This season, all sports will be using the Ratings Percentage Index system to include all teams in the state playoffs. Using that RPI, current plans are for lacrosse are the top seeds will compete in the “A” division at the state tournament while the bottom teams will be in the “B” division at the end of their 16-game season, but that is still to be determined at the UHSAA meeting in August.

The 28 lacrosse teams currently slated to compete statewide will comprise four regions throughout one single class. Region 1 includes Bear River, Box Elder, Green Canyon, Logan, Mountain Crest, Ridgeline and Sky View. Region 2 is made up of East, Highland, Judge Memorial, Olympus, Park City, Skyline and West. 

Bingham, Copper Hills, Herriman, Mountain Ridge, Riverton, Waterford and West Jordan comprise Region 3 while Alta, Brighton, Corner Canyon, Jordan, Juan Diego, Timpview and Wasatch are the teams in Region 4 this season. 

Following this inaugural year, two classifications will be made based on the results of this season. More teams will be added in year two as some teams in the Alpine, Davis and Weber School districts will secure arrangements to be ready for the 2021 spring season.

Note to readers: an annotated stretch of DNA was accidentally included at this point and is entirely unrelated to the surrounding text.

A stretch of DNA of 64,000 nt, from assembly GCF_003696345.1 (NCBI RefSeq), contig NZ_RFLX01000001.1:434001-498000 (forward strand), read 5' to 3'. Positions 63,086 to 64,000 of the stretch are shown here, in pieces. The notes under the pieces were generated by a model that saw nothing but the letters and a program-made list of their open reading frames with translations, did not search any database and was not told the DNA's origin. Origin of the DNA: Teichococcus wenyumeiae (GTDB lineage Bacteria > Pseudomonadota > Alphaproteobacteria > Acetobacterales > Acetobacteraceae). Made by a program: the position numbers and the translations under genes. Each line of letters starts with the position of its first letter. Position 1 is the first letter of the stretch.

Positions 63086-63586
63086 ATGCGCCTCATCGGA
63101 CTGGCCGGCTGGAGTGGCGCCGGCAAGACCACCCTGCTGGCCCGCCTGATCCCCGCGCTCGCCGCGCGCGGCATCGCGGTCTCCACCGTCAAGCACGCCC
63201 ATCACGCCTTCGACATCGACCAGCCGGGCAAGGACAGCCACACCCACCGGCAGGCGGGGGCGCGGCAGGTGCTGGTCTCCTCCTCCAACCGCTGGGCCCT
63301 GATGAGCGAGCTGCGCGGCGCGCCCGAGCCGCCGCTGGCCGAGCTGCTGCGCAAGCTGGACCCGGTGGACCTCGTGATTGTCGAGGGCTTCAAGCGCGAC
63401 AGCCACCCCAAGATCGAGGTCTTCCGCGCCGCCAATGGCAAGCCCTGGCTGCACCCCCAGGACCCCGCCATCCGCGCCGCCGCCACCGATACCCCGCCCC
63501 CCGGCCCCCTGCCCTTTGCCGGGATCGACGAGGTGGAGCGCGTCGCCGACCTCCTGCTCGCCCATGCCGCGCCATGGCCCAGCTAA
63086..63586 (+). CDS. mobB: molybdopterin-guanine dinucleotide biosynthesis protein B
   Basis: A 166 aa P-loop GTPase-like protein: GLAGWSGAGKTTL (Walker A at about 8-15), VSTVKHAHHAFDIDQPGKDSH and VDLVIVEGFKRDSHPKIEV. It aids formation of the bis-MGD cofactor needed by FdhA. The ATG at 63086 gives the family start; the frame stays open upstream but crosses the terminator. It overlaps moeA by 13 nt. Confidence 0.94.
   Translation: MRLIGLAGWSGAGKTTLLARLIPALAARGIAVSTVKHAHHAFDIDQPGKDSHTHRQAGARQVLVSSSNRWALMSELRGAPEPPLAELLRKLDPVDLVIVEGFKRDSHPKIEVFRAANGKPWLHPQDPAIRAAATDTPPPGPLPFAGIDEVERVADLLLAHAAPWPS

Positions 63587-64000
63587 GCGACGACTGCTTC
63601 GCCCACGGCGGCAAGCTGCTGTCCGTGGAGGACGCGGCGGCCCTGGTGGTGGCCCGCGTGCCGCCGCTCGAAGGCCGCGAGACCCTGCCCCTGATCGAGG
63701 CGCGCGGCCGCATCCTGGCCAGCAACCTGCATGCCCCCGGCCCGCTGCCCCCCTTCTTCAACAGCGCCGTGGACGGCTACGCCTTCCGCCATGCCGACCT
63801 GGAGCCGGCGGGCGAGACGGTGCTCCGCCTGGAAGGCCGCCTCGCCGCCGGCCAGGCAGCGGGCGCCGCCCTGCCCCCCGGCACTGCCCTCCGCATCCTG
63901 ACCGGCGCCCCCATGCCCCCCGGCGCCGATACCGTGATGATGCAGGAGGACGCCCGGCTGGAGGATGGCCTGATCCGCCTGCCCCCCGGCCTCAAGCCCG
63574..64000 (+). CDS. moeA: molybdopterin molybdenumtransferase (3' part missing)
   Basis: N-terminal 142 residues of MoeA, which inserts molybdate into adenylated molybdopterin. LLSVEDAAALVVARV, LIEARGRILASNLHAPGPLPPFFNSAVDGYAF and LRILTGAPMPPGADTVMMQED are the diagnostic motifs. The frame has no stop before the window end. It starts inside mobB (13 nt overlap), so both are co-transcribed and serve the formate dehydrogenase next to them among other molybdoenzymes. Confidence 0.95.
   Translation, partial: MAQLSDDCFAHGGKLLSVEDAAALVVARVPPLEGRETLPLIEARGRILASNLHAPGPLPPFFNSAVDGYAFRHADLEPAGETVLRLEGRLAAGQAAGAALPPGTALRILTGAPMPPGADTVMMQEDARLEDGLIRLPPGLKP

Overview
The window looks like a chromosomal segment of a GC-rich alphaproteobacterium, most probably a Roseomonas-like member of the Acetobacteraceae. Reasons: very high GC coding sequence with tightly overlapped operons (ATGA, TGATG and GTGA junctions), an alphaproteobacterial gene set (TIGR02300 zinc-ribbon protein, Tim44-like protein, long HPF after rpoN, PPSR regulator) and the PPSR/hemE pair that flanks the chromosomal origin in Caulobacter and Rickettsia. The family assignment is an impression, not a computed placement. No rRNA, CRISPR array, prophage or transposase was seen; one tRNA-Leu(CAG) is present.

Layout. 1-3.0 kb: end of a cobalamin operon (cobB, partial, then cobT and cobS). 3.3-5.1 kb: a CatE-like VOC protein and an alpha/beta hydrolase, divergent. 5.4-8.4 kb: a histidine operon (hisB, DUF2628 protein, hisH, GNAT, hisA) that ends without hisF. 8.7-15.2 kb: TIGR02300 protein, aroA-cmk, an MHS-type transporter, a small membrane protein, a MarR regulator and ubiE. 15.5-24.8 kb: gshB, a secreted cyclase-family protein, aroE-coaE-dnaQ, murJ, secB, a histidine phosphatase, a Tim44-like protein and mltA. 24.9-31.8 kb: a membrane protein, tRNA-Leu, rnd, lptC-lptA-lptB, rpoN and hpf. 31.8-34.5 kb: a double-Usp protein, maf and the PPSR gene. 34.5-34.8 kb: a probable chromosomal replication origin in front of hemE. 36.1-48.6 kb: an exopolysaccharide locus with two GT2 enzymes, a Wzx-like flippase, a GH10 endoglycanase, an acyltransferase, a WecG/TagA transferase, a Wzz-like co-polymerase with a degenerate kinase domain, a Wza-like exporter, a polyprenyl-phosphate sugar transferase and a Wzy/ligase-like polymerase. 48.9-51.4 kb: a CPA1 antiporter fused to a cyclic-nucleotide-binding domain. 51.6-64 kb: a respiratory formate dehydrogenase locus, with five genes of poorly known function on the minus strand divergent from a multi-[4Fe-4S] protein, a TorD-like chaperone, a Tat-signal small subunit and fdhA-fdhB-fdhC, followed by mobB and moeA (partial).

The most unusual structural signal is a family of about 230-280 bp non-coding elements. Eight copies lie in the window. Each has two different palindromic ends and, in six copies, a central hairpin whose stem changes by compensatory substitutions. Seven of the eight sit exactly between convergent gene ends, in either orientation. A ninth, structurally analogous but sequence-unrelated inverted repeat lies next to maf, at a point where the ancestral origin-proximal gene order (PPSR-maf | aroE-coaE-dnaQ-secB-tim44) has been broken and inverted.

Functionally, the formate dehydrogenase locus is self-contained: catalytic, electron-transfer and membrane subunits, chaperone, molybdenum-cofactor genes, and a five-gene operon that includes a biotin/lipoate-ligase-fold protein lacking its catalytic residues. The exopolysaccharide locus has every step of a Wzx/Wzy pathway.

“This was a full community effort from every program out there,” Morris said. “It has taken a lot of time from those of us who have cared about it deeply. It’s just icing on the cake and been so exciting to see it get to the finish line.”

Allen said the trajectory of the sport will only continue upward in Utah as it begins its first season as a sanctioned sport. “We’ve become a hot spot for recruiting and this will only help to increase the visibility which will hopefully bring in new players from the youth through the high school programs,” he said.

Dan Dugan, president of the Intermountain Lacrosse Association—a newer organization formed from the now absolved ULA—said there is reserve money that had been set aside for “strategic growth with the intent to help build new teams and new programs.” The Mountain West Lacrosse Foundation was created with charge over those funds and a grant process will begin this fall for teams that would like to apply for assistance for their programs. 

Information will be updated as details are available at